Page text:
Skip to main content

Hairy willow herb

(Epilobium hirsutum)

Photo of hairy willow herb
Photo credit: Eleanor S. Saulys

A semi-aquatic perennial herb that grows 3-6’ tall, with fine, soft hairs covering the entire plant. Stems are tall and branching. Grows in open, moist habitats.

Overview

Other names for this plant include:
  • Common names: codlins and cream, European fireweed, great willow herb.
Ecological threat:
  • It forms dense, monotypic stands that can be found in open riparian areas along streams, ditch banks, wetlands and moist waste places.
  • It can be found in undisturbed natural areas due to the seed easily spreading by wind, water or transported by humans or animals.
Overview map of hairy willow herb classification in WI
Prohibited (red) and restricted (orange) counties

Classification in Wisconsin: Prohibited/Restricted (Restricted in Brown, Calumet, Door, Kenosha, Kewaunee, and Manitowoc counties; Prohibited elsewhere).

Species Assessment Groups (SAG) were assembled to recommend a legal classification for each species considered for NR 40. The recommendation for hairy willowherb was based upon this literature review [PDF] developed by the department.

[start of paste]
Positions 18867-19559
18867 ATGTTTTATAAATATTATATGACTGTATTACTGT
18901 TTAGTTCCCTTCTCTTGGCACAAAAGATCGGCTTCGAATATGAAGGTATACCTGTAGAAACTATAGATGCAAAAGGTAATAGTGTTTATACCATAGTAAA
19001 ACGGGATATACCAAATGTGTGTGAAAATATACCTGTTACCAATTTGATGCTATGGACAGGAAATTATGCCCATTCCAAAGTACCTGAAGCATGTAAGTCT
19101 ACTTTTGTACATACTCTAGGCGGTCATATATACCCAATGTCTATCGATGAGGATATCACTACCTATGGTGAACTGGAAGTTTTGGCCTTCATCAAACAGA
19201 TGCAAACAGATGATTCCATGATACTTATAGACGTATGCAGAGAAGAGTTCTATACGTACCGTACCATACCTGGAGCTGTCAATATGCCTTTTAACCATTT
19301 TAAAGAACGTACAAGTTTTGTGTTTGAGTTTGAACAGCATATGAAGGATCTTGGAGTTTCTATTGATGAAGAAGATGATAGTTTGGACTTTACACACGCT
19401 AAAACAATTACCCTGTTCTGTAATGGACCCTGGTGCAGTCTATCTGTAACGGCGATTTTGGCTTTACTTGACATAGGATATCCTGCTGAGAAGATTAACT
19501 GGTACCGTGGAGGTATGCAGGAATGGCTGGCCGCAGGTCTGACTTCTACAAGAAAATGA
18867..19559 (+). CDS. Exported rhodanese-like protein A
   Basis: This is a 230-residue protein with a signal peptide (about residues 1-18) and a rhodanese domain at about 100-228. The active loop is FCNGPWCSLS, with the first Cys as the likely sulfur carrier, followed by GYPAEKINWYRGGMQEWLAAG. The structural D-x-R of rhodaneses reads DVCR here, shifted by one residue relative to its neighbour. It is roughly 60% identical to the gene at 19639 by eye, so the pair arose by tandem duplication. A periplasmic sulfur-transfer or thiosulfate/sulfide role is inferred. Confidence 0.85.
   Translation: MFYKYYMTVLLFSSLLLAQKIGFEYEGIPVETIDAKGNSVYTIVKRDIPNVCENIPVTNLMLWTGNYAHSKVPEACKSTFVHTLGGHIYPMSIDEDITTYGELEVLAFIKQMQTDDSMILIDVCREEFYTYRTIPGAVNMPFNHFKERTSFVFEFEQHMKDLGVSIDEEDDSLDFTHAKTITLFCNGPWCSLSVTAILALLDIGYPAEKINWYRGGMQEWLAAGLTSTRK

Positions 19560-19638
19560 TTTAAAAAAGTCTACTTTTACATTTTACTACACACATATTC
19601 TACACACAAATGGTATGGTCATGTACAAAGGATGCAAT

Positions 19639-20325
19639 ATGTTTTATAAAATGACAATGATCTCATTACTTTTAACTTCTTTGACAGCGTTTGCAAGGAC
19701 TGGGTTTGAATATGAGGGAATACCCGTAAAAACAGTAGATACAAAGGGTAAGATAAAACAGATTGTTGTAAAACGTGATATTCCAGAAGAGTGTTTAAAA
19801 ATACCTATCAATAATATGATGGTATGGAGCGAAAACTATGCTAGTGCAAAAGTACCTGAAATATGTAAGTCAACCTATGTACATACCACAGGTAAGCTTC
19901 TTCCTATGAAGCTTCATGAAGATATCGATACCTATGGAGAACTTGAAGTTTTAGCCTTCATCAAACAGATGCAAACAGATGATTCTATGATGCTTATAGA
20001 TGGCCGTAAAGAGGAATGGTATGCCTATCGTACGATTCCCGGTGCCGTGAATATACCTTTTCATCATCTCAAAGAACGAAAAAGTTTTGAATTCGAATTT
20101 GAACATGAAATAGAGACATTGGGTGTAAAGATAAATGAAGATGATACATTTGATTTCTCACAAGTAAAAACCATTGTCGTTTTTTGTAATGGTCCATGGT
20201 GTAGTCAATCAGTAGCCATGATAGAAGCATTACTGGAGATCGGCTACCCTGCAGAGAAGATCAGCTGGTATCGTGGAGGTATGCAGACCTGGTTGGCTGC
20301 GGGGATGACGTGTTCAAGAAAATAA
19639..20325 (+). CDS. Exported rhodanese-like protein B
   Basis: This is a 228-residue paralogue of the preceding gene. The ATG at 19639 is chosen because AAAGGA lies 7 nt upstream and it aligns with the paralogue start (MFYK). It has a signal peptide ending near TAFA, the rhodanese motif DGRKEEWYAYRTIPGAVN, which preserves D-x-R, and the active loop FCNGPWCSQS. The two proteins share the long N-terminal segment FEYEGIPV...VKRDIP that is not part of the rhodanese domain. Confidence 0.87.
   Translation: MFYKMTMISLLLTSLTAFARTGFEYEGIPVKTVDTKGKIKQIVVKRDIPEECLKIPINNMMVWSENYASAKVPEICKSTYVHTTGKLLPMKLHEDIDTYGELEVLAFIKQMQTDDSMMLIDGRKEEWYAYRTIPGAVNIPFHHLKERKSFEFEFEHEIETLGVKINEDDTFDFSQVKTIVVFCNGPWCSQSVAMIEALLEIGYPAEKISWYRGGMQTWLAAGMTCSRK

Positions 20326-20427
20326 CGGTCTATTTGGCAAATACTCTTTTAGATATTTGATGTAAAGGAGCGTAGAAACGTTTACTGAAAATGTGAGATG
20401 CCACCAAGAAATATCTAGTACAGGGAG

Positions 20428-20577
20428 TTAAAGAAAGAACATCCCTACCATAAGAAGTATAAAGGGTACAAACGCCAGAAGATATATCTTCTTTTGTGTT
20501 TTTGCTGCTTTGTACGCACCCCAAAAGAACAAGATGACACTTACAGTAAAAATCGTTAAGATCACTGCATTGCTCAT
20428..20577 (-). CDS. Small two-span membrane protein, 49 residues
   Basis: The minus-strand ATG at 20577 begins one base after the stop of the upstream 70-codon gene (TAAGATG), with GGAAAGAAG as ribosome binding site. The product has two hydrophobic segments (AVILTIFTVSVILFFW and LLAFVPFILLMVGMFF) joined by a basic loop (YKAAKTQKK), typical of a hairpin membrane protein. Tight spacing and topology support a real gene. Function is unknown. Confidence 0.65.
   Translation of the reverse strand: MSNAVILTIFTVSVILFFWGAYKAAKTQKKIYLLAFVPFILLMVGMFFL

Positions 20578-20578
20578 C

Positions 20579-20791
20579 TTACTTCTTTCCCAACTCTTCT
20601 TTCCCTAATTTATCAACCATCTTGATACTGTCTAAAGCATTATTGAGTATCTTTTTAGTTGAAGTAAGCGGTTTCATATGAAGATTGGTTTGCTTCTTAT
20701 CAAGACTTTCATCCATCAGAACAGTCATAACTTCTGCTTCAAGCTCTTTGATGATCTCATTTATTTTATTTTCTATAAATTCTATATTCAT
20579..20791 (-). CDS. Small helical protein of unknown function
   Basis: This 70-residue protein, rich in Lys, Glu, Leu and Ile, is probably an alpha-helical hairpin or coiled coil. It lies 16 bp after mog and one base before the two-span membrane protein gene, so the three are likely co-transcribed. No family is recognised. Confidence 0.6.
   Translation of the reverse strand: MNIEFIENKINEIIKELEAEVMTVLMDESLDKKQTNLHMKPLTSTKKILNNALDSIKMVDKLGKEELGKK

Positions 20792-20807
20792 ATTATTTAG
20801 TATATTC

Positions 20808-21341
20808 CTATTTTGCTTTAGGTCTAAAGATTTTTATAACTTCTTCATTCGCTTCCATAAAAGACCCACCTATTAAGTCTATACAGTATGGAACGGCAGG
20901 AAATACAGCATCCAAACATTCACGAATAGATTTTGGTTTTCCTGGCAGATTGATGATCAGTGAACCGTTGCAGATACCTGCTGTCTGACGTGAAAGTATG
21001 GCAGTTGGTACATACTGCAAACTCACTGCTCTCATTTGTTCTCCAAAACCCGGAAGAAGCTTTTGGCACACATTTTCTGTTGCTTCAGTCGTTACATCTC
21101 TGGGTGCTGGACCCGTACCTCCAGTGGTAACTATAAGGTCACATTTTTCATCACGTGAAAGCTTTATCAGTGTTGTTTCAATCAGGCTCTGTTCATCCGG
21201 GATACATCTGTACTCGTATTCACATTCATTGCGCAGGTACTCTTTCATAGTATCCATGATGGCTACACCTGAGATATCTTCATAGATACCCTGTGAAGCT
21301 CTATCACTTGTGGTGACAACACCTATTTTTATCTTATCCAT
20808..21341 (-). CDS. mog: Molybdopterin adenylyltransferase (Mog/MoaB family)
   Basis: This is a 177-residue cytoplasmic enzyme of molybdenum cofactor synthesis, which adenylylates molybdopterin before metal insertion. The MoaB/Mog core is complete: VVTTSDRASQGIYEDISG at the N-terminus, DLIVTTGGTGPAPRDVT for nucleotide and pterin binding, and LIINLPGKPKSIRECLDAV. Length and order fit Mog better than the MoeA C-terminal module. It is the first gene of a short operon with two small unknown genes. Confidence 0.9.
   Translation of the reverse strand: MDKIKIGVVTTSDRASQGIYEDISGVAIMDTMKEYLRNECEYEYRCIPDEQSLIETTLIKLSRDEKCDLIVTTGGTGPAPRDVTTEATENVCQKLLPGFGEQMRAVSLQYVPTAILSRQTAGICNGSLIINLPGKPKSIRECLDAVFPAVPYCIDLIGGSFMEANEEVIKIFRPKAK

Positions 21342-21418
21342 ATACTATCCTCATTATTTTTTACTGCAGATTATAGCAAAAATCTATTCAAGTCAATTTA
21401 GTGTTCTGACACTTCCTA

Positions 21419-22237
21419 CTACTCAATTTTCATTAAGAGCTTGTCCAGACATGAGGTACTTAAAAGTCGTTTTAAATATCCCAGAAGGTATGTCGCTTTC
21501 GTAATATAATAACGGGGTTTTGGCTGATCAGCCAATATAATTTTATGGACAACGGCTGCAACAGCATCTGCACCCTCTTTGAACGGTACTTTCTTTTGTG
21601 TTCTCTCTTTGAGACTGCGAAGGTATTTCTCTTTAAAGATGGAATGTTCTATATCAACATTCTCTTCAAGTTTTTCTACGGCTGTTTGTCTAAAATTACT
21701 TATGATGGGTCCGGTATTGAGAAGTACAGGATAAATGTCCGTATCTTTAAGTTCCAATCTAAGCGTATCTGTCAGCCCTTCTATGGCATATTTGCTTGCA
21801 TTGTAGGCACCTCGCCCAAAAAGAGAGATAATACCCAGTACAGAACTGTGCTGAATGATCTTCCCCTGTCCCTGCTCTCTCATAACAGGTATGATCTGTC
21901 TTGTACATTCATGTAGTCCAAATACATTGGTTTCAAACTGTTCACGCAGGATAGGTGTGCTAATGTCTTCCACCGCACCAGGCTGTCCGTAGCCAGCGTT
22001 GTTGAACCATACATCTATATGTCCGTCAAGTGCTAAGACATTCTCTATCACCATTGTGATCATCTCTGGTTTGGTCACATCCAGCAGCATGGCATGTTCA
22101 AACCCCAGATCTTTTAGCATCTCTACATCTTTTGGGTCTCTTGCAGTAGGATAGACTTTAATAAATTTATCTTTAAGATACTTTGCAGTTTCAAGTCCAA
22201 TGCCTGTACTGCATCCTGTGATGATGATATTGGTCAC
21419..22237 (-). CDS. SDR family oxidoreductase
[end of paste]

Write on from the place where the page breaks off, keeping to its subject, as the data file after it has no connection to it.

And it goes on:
Identification

Leaves: Opposite and stalkless, with sharply toothed edges and a prominent central vein. They are oblong-lance shaped, 2-5" long and widest below the mid-point.

Flowers: Numerous, 0.75" wide, rose-colored flowers arise from the leaf axils. Each flower has 4 notched petals, 4 sepals and a white four-lobed stigma rising above the bloom. Blooms in mid-late summer.

Fruits & seeds: Fruit is a 2-3" long, tubular capsule, containing many small, oblong, flattened seeds, each with a tuft of silky white hairs that aids in wind dispersal.

Roots: Large root system with branching rhizomes that grow up to 2' long.

Similar species: Native fireweed (Epilobium angustifolium) can be distinguished from hairy willow herb by its alternate leaves and multiple stalked flowers arranged in a terminal raceme.

Control

Mechanical: Hand pull or dig, removing all plant parts. Mowing within 3 weeks of flowering can effectively eliminate annual seed production. Avoid control measures once the seed has matured.

Chemical: Foliar spray a broad-spectrum herbicide that is able to translocate into roots and rhizomes, such as glyphosate or imazapyr.

Photos

View hairy willow herb pictures in our photo gallery!

Resources

Sources for content:
  • Czarapata, Elizabeth; Invasive Plants of the Upper Midwest: an illustrated guide to their identification and control. University of Wisconsin Press. 2005. Pg. 135
  • Invasive Plant Atlas of New England: Hairy willow-herb [exit DNR].
Links for more information: